Young investors should take risks if there’s a good shot at obtaining market-beating results over the long term. If the risk/reward scenario makes sense and time is on your side (you’ve got at least five years to invest), some of the higher-flying, high-growth Canadian stocks may make sense to buy, at least in part. Getting some skin in the game in a company you truly believe in over the long run can result in pretty exceptional results.
But if you’re like many folks who are just looking to make a quick buck by speculating on whatever asset is appreciating at the quickest rate, you should probably hold off. Warren Buffett is all about investing in what you know. When it comes to Bitcoin, Ethereum, and most other cryptocurrencies that are virtually impossible to evaluate, it’s important not to confuse sound investment with speculation.
Bitcoin: A sexy but unproductive asset
Indeed, Bitcoin and other speculative “sexy” assets could implode at any time, leaving the least-experienced investors holding the bag at the expense of the lesser fools, as opposed to the greater fools (that’s based on the Greater Fool Theory, which has nothing to do with The Motley Fool).
If an asset is unproductive and will never generate any cash flows, you’ll be looking at an asset that’s only worth as much as the next person is willing to pay for it. Undoubtedly, there’s novelty in investing in Bitcoin. The same could be said of tulip bulbs back in the days of the Tulip Mania, which many of us tell ourselves we would have never gotten involved in.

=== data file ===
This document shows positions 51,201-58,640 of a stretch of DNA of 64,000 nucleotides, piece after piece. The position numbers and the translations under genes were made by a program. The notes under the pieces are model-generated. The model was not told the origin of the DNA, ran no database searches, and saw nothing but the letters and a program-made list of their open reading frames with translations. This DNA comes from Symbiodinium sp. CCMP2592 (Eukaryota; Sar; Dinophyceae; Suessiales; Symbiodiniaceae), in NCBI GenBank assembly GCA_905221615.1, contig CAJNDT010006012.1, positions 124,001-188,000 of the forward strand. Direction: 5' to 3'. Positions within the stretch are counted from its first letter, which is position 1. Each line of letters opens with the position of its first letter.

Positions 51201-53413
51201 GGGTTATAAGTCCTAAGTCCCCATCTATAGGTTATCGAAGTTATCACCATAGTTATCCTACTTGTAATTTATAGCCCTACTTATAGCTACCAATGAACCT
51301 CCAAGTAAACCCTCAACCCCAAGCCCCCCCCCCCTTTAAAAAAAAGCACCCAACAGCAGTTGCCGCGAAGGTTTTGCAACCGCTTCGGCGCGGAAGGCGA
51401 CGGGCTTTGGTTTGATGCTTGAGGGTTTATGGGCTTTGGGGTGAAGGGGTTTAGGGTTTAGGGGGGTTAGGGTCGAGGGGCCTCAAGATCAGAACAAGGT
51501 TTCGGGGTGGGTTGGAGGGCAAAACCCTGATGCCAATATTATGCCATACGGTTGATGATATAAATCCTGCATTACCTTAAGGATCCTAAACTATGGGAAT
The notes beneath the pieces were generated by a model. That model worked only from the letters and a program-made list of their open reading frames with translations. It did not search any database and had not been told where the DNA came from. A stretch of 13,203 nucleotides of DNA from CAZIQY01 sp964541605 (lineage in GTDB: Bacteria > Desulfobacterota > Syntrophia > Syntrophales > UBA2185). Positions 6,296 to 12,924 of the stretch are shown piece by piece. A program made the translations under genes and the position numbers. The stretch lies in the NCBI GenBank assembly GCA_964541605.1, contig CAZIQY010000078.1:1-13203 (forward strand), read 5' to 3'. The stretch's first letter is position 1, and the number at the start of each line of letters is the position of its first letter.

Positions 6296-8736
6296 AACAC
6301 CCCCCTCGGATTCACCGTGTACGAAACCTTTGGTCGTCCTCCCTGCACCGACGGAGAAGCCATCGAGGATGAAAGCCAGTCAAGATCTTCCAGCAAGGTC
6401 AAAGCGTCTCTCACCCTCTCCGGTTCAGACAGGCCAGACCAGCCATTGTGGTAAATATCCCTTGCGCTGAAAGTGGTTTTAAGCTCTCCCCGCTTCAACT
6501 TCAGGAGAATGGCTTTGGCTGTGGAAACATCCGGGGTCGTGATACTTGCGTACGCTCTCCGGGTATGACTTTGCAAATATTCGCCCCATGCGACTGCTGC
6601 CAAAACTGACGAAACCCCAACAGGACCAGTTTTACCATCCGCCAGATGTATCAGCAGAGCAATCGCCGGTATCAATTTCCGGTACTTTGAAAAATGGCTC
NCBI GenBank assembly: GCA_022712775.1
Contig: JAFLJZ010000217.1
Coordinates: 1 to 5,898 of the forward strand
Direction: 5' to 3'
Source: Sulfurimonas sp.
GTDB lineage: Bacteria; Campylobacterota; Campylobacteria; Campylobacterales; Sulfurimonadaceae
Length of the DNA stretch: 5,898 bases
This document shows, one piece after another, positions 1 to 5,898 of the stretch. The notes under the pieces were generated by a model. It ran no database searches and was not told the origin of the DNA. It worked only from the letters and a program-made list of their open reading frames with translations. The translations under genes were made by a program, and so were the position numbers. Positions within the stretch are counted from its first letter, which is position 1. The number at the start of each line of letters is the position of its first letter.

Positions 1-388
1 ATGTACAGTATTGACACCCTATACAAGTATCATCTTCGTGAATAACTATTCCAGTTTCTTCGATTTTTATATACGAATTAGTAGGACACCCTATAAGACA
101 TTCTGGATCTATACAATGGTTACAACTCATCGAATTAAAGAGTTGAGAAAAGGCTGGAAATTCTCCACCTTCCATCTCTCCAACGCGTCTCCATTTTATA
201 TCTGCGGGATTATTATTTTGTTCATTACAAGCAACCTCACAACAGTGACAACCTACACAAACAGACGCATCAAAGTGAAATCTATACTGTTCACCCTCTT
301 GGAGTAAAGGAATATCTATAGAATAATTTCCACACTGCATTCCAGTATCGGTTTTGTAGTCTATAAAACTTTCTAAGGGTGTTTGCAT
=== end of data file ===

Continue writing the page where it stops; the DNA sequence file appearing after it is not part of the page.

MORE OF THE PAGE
When it comes to novel investments, by wary, and if you can’t generate a discounted cash flow model, proceed with caution, as you may be speculating and not investing. As long as you know you’re speculating and not investing, there’s no shame in proceeding ahead with money that you’re more than willing to part with in a worst-case scenario.
Wait, isn’t gold also unproductive?
Indeed, gold is also an unproductive asset.
Unlike Bitcoin, however, gold has been a store of value for hundreds, if not thousands of years. Bitcoin has been around for north of a decade. Still, it has a ways to go before it can be stacked up against the shiny yellow metal.
Even if we were to compare Bitcoin to gold, given the former’s limited track record, Bitcoin still fails to pass the bar as a suitable alternative for gold, at least in my books. Bitcoin has traded like an equity in past market crashes, and I’d argue it’s likely to happen again. Meanwhile, gold has held its value far better than your average stock.
The case for battered gold miners over Bitcoin
The gold standard, I believe, stands strong in the era of crypto.
That’s why young investors may wish to invest in gold miner stocks like Barrick Gold (TSX:ABX)(NYSE:GOLD) over cryptocurrencies and their miners. Again, I’m not against speculating. But if you’re a young investor who wants to get more value for every dollar they’ll put forth; I’d argue it’s tough to match the value proposition offered by Barrick at this juncture.
Gold has been under considerable pressure of late. With gold prices plunging below US$1,750 once again, Barrick and the broader basket of miners has been dragged lower. Barrick stock tanked nearly 4% on Tuesday on a flat day for markets. With shares near their 52-week lows, I’d argue that the stock is dirt cheap, with its modest multiple and its bountiful 1.8% dividend yield.
In an arguably expensive market, Barrick Gold, I believe, shines bright. Barrick is a cheap and productive way to play the mining of an otherwise unproductive asset.
Fool contributor Joey Frenette has no position in any of the stocks mentioned. The Motley Fool has no position in any of the stocks mentioned.